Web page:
BY KELSEY MAYO and HANNAH MUNN
The landscape for attorneys has been changing quickly in the wake of COVID-19. Many are seeing an influx of inquiries from clients asking how they can best protect their employees and businesses while living and working through the COVID-19 emergency. Attorneys should be heartened to learn of a form of federal relief that may be tailored to suit the needs of a diverse range of clients and client needs. Perhaps best of all, this relief—the ability for businesses to provide employees with tax-free benefits to cover certain COVID-19-related expenses under Section 139 of the Internal Revenue Code—is available immediately.
What benefits may be provided under Section 139?
Section 139 provides that individuals may exclude “qualified disaster relief payments” from gross income. These include amounts paid to reimburse or cover reasonable and necessary “personal, family, living, or funeral expenses” incurred as a result of a qualified disaster such as COVID-19. (Although there was some initial uncertainty, it now seems relatively clear that COVID-19 is a “qualified disaster” within the meaning of Section 139.)
So, what do these expenses include? There isn’t much guidance here, but the exclusion likely includes amounts paid by employers to employees to cover:
- Childcare or tutoring expenses where schools are closed due to COVID-19 (or, for employers such as hospitals and other first responder agencies, where parent-employees must work extended hours for COVID-19 relief);
- Working from home expenses, likely including expenses such as printers, cell phones, and other supplies, where working from home is necessary due to COVID-19;
- Medical expenses not reimbursed by insurance, and/or medical supplies including soap and hand sanitizer, related to COVID-19; and
- Funeral expenses associated with COVID-19.
Because this provision has been rarely used, practitioners don’t know the full extent of expenses it may be used to cover. There is likely a wide range of expenses that could fall within the exclusion.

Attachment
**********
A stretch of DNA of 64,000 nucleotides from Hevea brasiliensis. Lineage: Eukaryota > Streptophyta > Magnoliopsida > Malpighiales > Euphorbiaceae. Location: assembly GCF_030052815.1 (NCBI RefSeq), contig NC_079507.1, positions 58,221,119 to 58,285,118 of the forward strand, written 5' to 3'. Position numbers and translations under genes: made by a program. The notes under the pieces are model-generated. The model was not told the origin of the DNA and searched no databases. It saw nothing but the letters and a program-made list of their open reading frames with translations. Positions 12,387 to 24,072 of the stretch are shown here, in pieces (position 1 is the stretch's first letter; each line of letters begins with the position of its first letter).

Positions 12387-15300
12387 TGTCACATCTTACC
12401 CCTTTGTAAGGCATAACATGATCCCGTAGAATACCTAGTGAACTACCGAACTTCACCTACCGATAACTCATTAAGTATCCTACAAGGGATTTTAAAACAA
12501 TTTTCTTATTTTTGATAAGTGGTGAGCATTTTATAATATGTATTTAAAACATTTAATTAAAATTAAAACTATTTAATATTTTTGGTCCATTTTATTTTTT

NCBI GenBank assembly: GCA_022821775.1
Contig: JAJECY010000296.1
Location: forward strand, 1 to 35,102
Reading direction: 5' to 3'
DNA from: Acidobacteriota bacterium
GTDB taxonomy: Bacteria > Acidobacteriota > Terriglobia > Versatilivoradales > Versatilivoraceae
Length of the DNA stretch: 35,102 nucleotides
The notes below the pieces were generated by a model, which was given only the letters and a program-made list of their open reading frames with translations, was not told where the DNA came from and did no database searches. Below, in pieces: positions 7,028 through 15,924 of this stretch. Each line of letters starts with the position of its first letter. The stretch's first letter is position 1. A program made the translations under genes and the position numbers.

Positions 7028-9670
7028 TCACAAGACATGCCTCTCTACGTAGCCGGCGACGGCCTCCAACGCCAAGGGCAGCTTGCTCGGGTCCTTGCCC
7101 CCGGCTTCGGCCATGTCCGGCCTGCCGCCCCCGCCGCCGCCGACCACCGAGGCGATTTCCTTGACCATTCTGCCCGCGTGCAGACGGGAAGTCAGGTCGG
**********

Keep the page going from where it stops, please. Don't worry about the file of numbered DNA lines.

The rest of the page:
What benefits are not covered by Section 139?
Payments are not excluded under Section 139 if they compensate employees for expenses that are covered by insurance or if they are intended to replace lost income.
Other limits and implications of Section 139?
- Significantly, and unlike most income exclusions in the tax code, there is no cap on the value of benefits that may be excluded from income under this provision. This means, for example, that the total value of childcare provided for employees whose children are out of school because of COVID-19 may be excluded from gross income. (Generally, absent this provision, employees may only exclude up to $5,000 per year in childcare benefits provided by an employer).
- Employers can likely deduct assistance payments under Section 139 as ordinary and necessary business expenses.
- Tax-free treatment can likely be effective as of March 13, the date on which the President declared that an emergency existed nationwide under the Robert T. Stafford Disaster Relief and Emergency Assistance Act.
Do employers need to establish a written Section 139 plan?
Maybe. Section 139 doesn’t set out any requirements itself, but the IRS has looked favorably on other arrangements intended to comply with Section 139 when the payments were made pursuant to a written program. This may also be protective for the employer as it can set forth eligibility, limits on benefits, etc. Therefore, it would be prudent for attorneys to advise clients to document disaster relief payments in a written program.
As this relief has not been used in the face of a pandemic before, though, there will be open questions that attorneys will need to navigate with little formal guidance.
Poyner Spruill partner Kelsey Mayo and associate Hannah Munn focus their practices on employee benefits and executive compensation. They can be reached at firstname.lastname@example.org and email@example.com.